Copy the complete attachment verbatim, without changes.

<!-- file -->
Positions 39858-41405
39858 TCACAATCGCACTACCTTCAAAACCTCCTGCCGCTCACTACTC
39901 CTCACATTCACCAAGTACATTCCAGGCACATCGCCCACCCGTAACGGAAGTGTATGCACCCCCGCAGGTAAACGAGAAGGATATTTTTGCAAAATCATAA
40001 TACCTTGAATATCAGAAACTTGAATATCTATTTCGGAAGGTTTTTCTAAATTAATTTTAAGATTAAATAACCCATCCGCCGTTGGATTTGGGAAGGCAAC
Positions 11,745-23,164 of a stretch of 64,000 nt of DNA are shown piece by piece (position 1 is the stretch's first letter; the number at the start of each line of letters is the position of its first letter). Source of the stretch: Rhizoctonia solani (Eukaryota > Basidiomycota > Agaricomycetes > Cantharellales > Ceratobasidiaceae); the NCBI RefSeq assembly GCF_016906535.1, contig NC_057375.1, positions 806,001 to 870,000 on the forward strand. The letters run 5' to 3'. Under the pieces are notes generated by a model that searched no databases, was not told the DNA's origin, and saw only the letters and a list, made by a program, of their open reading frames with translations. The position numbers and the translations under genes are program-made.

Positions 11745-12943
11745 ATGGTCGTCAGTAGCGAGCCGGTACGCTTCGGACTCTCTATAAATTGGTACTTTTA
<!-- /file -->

Positions 39858-41405
39858 TCACAATCGCACTACCTTCAAAACCTCCTGCCGCTCACTACTC
39901 CTCACATTCACCAAGTACATTCCAGGCACATCGCCCACCCGTAACGGAAGTGTATGCACCCCCGCAGGTAAACGAGAAGGATATTTTTGCAAAATCATAA
40001 TACCTTGAATATCAGAAACTTGAATATCTATTTCGGAAGGTTTTTCTAAATTAATTTTAAGATTAAATAACCCATCCGCCGTTGGATTTGGGAAGGCAAC
Positions 11,745-23,164 of a stretch of 64,000 nt of DNA are shown piece by piece (position 1 is the stretch's first letter; the number at the start of each line of letters is the position of its first letter). Source of the stretch: Rhizoctonia solani (Eukaryota > Basidiomycota > Agaricomycetes > Cantharellales > Ceratobasidiaceae); the NCBI RefSeq assembly GCF_016906535.1, contig NC_057375.1, positions 806,001 to 870,000 on the forward strand. The letters run 5' to 3'. Under the pieces are notes generated by a model that searched no databases, was not told the DNA's origin, and saw only the letters and a list, made by a program, of their open reading frames with translations. The position numbers and the translations under genes are program-made.

Positions 11745-12943
11745 ATGGTCGTCAGTAGCGAGCCGGTACGCTTCGGACTCTCTATAAATTGGTACTTTTA